Risk Disclosures – How Much Should a Charity Disclose of Its Operations and Risks

“Being accountable is a fiduciary duty.  Being transparent is building trust and confidence.”         Woo E-Sah, Industry Lead, Not-for-Profit Practice, RSM Singapore

Charities today are disclosing more about their programmes and outcomes, and they are getting more transparent than before – increasing awareness of their activities for donors to make informed decisions. But the question remains: How much is adequate or enough to build donors’ confidence and trust? 

Additional Disclosures

At the annual Charity Governance Conference organised by the Securities Investors Association (Singapore) or SIAS held on September 30, Woo E-Sah, Industry Lead of RSM’s Not-for-Profit Practice, asked whether charities should go beyond regulatory compliance to disclose more to provide donors and stakeholders with greater confidence that they have robust governance and risk management.  

Before the workshop conducted by E-Sah, RSM surveyed a number of managements and Board members of charities for their views on certain suggested additional disclosures. Many were supportive of it. However, a review of the latest annual reports of 20 charities found that these disclosures were not reported. The suggested additional disclosures are:

  1. Table of key risks and how they are being managed or mitigated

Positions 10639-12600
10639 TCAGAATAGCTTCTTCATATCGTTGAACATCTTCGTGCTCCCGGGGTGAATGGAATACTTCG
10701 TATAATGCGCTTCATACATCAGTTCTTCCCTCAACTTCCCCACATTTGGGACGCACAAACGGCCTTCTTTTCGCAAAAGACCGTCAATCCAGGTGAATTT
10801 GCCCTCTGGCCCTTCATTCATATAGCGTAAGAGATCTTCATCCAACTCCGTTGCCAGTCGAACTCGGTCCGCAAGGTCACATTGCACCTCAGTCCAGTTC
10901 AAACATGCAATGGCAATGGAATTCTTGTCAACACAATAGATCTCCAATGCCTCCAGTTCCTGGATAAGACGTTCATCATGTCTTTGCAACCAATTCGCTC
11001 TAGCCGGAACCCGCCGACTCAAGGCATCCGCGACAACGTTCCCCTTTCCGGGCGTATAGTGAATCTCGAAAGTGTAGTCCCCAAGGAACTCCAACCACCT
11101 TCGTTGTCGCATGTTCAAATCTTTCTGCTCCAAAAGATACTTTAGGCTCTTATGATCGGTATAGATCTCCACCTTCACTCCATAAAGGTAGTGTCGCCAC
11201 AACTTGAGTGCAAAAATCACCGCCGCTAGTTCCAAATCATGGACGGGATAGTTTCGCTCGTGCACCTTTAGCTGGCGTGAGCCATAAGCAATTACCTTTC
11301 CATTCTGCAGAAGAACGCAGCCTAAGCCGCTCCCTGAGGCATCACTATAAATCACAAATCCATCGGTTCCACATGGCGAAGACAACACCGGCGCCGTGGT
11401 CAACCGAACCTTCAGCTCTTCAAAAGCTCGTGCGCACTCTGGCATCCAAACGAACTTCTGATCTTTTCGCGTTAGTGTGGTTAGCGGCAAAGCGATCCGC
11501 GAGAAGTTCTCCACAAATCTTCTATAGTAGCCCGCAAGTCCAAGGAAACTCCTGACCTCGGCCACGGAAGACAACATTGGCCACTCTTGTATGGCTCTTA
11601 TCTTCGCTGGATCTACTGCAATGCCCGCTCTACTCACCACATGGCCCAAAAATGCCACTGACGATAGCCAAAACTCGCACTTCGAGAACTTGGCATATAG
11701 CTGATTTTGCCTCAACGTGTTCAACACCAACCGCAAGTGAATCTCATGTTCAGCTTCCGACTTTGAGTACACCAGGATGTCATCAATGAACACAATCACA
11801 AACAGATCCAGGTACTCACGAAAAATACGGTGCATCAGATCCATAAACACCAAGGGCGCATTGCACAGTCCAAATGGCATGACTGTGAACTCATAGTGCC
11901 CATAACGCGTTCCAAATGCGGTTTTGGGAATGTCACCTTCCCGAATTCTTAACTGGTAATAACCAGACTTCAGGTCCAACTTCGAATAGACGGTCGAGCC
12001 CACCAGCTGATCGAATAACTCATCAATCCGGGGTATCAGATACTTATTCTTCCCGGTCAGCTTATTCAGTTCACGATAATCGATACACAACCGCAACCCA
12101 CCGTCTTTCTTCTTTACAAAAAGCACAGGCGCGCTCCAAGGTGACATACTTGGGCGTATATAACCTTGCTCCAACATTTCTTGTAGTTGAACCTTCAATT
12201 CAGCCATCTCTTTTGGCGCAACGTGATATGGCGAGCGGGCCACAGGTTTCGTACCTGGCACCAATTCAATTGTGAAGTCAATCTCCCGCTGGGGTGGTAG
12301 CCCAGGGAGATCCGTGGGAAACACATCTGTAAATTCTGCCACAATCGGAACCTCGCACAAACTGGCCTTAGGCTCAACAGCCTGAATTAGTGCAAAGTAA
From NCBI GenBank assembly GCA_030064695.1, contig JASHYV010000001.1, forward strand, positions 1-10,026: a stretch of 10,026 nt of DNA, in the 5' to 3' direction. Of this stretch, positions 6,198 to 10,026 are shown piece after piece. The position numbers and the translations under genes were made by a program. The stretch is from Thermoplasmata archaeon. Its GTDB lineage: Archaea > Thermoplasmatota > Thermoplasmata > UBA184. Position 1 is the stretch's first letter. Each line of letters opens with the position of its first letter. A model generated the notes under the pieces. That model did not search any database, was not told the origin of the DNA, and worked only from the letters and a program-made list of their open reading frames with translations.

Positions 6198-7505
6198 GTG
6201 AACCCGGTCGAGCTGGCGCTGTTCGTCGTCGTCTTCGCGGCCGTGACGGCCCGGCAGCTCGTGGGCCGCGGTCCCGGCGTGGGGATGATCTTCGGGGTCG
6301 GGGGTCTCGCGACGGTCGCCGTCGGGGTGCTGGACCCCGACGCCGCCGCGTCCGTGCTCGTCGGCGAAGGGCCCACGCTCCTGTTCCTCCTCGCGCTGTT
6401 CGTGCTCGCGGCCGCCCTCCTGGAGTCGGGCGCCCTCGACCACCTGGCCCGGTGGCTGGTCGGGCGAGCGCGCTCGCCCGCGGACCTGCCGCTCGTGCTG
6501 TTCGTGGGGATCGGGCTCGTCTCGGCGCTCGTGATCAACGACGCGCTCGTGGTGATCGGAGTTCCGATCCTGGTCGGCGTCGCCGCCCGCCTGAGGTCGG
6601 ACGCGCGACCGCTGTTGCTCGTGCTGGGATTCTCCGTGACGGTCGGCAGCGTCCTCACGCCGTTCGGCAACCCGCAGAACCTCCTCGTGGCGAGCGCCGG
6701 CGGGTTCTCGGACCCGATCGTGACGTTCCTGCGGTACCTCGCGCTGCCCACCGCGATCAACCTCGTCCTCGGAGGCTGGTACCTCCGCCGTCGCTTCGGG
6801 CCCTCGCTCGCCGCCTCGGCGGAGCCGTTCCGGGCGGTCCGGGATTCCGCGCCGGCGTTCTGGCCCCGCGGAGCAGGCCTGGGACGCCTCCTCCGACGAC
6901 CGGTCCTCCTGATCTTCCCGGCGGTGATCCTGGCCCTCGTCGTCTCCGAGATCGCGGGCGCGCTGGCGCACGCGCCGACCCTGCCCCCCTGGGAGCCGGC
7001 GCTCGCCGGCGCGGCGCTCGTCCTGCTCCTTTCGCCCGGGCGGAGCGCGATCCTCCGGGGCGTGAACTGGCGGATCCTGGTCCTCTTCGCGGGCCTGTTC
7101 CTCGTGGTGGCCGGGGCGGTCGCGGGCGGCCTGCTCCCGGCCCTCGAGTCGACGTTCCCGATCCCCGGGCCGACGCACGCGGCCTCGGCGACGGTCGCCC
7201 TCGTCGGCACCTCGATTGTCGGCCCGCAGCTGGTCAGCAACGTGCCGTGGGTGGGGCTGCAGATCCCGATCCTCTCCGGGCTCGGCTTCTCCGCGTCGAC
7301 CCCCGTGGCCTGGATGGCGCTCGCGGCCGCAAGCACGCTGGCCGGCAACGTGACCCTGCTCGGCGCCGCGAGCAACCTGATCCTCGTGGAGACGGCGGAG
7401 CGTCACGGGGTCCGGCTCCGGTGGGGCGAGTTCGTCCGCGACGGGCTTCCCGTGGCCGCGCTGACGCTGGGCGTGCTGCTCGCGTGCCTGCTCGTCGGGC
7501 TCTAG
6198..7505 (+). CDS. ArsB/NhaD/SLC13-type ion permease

2. Process for orderly renewal of Board and key office bearers
  3. Process for regular review of Board composition, diversity, and skillsets
  4. Process for performance evaluation of the Board, committees, and directors 
  5. Audit committee’s comments on the internal audit function are independent, effective, and adequately resourced
  6. Significant matters raised through whistleblowing
  7. Whether the reserve requirement has been met
  8. Negative assurance on material non-compliance with funding conditions
  9. Negative assurance on material non-compliance with standards and regulations
  10. Steps that were taken against cyberthreats, and compliance with PDPA regulations and COVID-19 safety measures

 

At the workshop attended by more than 500 participants, a poll was also conducted and a large majority of those responded to the poll indicated their support for the suggested additional disclosures.

Beyond Fiduciary Duty

It is clear that charities need to be prepared to go beyond basic fiduciary duties of disclosure to adopt a more proactive and transparent approach to win over stakeholders and donors.

To find out more and how our Not-for-Profit Practice team can assist you, please reach out to our specialists.

Woo E-Sah
Partner & Industry Lead
T +65 6594 7843
[email protected]

Sovann Giang
Senior Director & Deputy Industry Lead
T +65 6594 7892
[email protected]